In these 9 years I’ve only worked on one project, Verticalla‘s VisionCenter. I can affirm proudly that I’m in part responsible for it’s success. Nevertheless, even though I enjoyed very much the work I’ve done, upon some reflection I’ve come to the realization that what stays most fondly in my memory are the relationships I’ve built over the years.

Those who know me, are aware that I’m not very good at building and keeping such relationships but I’m grateful that some of you took the time and patience to get to know me and become more than mere co-workers. I advise everyone get to know the people that you work with and befriend them, even though some of them (like myself) are not very friendly. It will bring benefits not only to your personal life (it’s nice to have friends) but also to your work! When we like the ones we work with, we are (1) more available to listen to them and (2) to be more sympathetic to their shortcomings. This raises the levels of trust, which in turn increases productivity, morale, team work and overall happiness.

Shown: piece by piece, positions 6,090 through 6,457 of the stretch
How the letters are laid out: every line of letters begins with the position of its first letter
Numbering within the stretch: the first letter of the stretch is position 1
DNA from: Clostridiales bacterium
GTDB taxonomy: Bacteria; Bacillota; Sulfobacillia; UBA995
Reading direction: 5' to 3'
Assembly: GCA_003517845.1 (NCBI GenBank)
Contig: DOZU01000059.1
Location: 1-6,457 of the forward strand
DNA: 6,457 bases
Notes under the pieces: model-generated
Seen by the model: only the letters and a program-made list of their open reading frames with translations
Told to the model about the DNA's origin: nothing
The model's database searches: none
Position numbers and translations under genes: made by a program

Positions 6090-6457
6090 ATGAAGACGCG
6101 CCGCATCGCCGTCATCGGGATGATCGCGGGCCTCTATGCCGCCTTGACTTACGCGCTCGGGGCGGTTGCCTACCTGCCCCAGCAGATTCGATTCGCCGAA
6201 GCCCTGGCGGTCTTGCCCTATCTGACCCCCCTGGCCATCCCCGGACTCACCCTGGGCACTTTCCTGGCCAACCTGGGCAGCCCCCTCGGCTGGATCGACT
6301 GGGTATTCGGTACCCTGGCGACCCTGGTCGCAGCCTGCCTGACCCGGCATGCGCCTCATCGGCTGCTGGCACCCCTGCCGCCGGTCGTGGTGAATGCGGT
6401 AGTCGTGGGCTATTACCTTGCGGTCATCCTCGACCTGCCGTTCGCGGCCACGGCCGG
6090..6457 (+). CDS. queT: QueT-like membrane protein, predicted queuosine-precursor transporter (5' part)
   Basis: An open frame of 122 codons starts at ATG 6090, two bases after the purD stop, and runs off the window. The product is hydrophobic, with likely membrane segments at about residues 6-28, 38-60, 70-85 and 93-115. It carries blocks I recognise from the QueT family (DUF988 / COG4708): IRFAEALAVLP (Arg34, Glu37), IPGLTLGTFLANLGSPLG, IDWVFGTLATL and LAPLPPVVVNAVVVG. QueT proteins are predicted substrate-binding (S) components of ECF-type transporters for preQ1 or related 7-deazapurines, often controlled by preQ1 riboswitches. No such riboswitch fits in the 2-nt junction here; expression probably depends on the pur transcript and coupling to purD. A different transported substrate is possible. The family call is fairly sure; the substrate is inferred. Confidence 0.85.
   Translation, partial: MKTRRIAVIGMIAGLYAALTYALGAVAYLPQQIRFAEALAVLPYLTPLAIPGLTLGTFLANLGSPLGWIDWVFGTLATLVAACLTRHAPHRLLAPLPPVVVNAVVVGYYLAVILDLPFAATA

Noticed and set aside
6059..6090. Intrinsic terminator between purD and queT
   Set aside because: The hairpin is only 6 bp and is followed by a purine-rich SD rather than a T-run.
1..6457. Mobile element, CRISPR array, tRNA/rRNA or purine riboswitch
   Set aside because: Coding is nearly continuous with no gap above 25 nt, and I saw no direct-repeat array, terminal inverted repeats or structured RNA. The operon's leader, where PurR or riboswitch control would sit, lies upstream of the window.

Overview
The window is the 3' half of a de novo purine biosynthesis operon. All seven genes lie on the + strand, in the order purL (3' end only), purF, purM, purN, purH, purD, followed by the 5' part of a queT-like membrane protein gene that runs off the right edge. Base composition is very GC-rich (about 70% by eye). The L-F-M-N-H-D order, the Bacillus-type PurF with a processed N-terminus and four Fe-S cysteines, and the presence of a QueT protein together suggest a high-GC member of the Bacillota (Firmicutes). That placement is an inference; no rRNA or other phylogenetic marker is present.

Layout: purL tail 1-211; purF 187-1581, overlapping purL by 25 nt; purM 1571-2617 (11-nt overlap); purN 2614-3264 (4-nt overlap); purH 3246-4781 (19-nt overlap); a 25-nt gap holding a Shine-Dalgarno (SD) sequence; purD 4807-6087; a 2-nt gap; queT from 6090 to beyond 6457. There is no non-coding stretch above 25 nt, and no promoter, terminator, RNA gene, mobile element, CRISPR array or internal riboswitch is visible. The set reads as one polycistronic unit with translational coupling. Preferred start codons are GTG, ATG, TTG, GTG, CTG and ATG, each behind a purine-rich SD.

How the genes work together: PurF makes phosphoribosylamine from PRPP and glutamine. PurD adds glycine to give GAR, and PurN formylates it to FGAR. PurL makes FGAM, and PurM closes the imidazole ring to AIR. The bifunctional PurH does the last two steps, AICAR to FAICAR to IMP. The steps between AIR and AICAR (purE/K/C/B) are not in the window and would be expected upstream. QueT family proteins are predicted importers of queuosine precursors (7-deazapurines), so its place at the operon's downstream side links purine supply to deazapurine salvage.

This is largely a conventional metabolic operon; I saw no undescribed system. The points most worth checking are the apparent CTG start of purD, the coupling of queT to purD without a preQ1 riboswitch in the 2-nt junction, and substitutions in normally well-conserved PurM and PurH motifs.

Some of the friends I’ve made at Critical Software, are no longer working there – like Nuno Sousa, Ricardo Guerra and Pedro Costa, my mentors – but many still are. Thank you Tiago Carregã for the chess games (I know I suck), Luisa Barbosa for telling me to shut up, Catarina Azevedo for the good mood in the office, Agne Pustovoitaite for the Lithuanian lessons, Paulo Silva for the music, Matt Brake for being very approachable

Also, from Sauter side, I really enjoyed working with Patrice Hell and Hartmut Melchin, both being top quality professionals. I cannot name you all but, thanks to Benjamim Cardoso, Carla Machado, Telmo Inácio, Jorge Ribeiro, Hugo Sousa, Ricardo Lamarão, Luís Silva, Nuno Alves, João Carloto, Braselina Sousa and so many others that had a good influence on me.